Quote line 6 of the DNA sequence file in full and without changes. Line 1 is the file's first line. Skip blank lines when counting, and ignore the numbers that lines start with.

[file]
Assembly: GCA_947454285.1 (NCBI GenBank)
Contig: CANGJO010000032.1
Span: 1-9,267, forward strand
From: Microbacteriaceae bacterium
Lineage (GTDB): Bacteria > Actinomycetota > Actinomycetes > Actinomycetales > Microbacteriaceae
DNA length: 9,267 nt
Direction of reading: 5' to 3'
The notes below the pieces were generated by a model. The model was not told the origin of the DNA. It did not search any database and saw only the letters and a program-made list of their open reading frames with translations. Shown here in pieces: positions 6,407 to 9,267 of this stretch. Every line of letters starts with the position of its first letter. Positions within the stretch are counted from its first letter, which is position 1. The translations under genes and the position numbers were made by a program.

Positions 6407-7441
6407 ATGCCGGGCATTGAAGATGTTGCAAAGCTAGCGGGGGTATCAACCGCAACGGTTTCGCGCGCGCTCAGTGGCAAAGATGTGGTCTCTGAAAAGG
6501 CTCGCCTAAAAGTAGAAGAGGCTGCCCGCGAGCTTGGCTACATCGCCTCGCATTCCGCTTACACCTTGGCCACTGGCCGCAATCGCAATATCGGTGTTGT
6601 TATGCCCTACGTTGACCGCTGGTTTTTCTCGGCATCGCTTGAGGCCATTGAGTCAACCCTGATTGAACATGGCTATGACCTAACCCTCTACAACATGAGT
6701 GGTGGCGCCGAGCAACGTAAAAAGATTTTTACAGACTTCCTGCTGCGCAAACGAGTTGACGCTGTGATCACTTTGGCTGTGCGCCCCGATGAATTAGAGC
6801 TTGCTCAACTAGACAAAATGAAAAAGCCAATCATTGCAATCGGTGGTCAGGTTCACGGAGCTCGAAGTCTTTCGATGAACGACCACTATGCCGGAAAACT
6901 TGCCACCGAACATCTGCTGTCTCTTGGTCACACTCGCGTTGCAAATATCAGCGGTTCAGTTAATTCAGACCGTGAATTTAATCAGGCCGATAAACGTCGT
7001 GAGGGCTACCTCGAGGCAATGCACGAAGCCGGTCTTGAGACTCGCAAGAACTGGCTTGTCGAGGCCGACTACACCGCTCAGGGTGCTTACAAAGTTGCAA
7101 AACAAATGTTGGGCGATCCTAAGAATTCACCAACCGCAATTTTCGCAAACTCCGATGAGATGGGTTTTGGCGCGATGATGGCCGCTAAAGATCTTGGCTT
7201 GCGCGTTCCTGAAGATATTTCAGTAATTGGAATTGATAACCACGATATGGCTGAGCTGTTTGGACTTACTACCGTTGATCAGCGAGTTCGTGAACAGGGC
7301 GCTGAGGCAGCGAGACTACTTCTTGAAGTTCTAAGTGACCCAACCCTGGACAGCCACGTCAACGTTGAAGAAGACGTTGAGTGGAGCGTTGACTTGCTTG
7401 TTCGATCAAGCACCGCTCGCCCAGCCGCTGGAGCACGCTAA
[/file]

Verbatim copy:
DNA length: 9,267 nt